Building a next generation hospital

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More than 150 years ago, Conrad Cramer donated a significant amount to the city of Zurich for the construction of a children’s hospital in memory of his wife, Maria Eleonora. This led to the development of the Eleonore Foundation, which is still the legal entity of the children’s hospital today.

The children’s hospital started its operation on January 12, 1874, located in Zurich-Hottingen with only 30 beds. Today the Children’s Hospital Zurich is the largest university hospital for children in Switzerland and one of the leading centers for child and adolescent medicine in Europe. It has more than 2,300 employees committed to the well-being of 100,000 patients every year from the first day of their life to the age of 18.

The hospital is struggling to keep up with demand and the current conditions do not meet the requirements of research and treatment. The Eleonore Foundation is constructing a new modern building in Lengg, Zurich and the goal is to be ready in 2023. With a floor area of 77,300 m², the acute-care hospital will cover the full spectrum of specialist fields in child medicine and pediatric surgery.

Künzli Holz AG plays a leading role in the construction of the new hospital. With over 140 years of experience, the company is constructing more than 10,000 m2 of internal and external facade elements with the highest architectural and technical requirements (surfaces, geometries, fire protection) for the new University Children’s Hospital.

A hospital in drastic need for innovation

The emergence of new building materials and new construction technologies has changed the face of the building industry. The new hospital is a hybrid concrete structure with prefabricated timber frame elements. The hybrid construction maximises the structural and architectural advantages of combining components made of different materials providing a high-quality building.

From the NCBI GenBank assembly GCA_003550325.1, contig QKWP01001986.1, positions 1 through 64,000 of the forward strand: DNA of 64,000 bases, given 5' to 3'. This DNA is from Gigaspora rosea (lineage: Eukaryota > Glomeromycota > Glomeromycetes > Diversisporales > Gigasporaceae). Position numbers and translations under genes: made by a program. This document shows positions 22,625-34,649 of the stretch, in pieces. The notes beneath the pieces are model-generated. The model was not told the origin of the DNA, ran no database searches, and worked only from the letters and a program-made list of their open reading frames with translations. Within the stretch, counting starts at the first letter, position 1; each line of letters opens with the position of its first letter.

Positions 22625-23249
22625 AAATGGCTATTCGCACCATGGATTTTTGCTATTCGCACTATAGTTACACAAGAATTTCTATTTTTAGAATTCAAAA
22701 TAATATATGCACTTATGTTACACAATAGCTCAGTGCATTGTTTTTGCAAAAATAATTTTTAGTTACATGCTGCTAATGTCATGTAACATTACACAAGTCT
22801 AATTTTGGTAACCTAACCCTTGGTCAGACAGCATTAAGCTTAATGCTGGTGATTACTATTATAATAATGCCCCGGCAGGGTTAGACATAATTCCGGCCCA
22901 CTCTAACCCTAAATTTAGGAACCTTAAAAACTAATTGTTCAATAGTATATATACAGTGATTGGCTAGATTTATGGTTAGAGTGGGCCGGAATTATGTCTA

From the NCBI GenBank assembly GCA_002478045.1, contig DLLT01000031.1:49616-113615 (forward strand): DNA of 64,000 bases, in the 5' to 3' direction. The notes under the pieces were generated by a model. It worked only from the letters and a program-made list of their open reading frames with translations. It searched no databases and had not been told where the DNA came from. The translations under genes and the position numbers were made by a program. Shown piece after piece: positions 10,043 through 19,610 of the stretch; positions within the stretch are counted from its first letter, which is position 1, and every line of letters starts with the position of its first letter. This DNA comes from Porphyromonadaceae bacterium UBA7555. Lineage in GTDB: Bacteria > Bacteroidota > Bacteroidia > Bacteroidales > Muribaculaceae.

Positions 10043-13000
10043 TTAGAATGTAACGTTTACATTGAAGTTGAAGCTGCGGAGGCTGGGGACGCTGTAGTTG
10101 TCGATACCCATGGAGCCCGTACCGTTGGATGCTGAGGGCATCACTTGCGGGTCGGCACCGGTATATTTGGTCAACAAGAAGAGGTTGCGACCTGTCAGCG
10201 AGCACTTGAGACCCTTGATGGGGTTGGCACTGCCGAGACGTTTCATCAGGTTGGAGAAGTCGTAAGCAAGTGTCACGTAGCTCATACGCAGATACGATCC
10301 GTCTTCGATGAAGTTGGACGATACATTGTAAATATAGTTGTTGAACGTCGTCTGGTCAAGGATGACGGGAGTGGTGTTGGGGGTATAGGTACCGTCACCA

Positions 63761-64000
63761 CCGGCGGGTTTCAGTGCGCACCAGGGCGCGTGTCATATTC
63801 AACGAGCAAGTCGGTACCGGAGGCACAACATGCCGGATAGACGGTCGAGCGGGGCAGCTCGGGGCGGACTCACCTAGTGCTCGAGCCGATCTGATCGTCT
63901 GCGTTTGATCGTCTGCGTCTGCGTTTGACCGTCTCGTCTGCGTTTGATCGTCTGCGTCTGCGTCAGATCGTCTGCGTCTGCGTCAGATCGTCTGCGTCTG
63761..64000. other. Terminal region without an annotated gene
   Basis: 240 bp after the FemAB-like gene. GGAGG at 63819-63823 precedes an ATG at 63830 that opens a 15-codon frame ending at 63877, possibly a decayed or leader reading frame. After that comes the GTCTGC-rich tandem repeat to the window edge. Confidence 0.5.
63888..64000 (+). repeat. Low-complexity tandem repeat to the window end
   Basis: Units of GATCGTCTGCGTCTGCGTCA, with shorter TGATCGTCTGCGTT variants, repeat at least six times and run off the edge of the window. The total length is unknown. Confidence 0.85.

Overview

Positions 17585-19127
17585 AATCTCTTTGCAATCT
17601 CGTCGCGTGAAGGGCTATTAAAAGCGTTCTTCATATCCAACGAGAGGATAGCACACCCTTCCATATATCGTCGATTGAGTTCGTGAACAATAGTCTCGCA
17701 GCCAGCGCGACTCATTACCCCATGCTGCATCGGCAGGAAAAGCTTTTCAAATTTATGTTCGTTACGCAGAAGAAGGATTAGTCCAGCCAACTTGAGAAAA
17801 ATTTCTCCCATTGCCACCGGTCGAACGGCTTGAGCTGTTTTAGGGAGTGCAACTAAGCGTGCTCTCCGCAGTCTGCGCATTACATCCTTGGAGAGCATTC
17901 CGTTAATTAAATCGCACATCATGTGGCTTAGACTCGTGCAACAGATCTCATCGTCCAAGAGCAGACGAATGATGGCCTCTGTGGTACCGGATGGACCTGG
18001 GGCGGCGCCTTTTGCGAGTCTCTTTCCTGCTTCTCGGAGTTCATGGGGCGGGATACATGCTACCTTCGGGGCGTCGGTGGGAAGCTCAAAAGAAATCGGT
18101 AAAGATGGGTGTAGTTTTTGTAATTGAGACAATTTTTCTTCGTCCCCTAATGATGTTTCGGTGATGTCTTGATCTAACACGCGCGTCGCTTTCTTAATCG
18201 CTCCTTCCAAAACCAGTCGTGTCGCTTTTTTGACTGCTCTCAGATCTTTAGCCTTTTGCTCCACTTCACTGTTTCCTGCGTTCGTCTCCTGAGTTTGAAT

Künzli Holz has been a Leica Geosystems customer for many years. As soon as the company was selected for the project, they enriched their tools kit with the Leica iCON solution consisting of the Leica iCON iCR70 total station and Leica iCON field software. Künzli Holz has its own architecture, engineering and project management departments to prepare the curved façade timber frame elements and the internal wall system.

“It takes talent, long experience and tested techniques to deliver high-quality output. As a company, we understand the need to invest in the latest technology to ensure we deliver the very best results to the project we are entrusted with. We use the iCON iCR70 to measure all the concrete structure of the new hospital; it has been an irreplaceable component of our workflow,” said Thomas Siegrist, project manager at Künzli Holz.

One-man layout workflow

Siegrist uses the iCR70 total station to measure the height of the floors, the top and bottom of the walls and the columns. The team needs these measurements to prefabricate the timber elements.

“We measure the concrete structure and import it to our CADwork where we check all the concrete points; this means that we don’t check them on-site but on the computer in our 3D model,” explained Siegrist. “We load the updated model to the iCON field software and then go back to site and we do the layout with the layout lines and layout points, and then we have the 3D model directly in the field.”

“We need to ensure our processes and procedures are the best and most efficient for our customer and cost-effective for our company. The iCON iCR70 robotic total station allows me to operate it alone remotely from a distance. I don’t need assistance to complete the task; I save time on the setting out process, increasing on-site productivity. That’s a big profit for our company,” said Siegrist. “I can then import and display a DXF digital drawing on the screen of the tablet and work directly from the drawings.”

Aiming for accuracy

Siegrist points out that for this project their main priority is to bring the 3D model as accurately as possible on site.

“We are trying to achieve accurate placing of all these prefabricated elements. The level of accuracy we get from the iCR70 is incomparable,” highlights Siegrist. “With the robotic total station, we can jump from level to level and this gives us a more accurate positioning of the layout lines.”

The new hospital has a suspended ceiling fixed to the framework and suspended from the main structure. There are pieces of aluminium the team has to screw into the concrete.

“I use the iCON to bring a layout point from the 3D model to the ceiling; then I can mark it and screw it instead of measuring all these points by hand. This is one of the best features that the robotic total station offers to us,” Siegrist continues.

Siegrist received half-day training to operate the total station. “I found the iCR70 very easy to use,” he added. “The Leica Geosystems representative gave the team and me a half-day course and that was more than enough for us to learn how to use it.”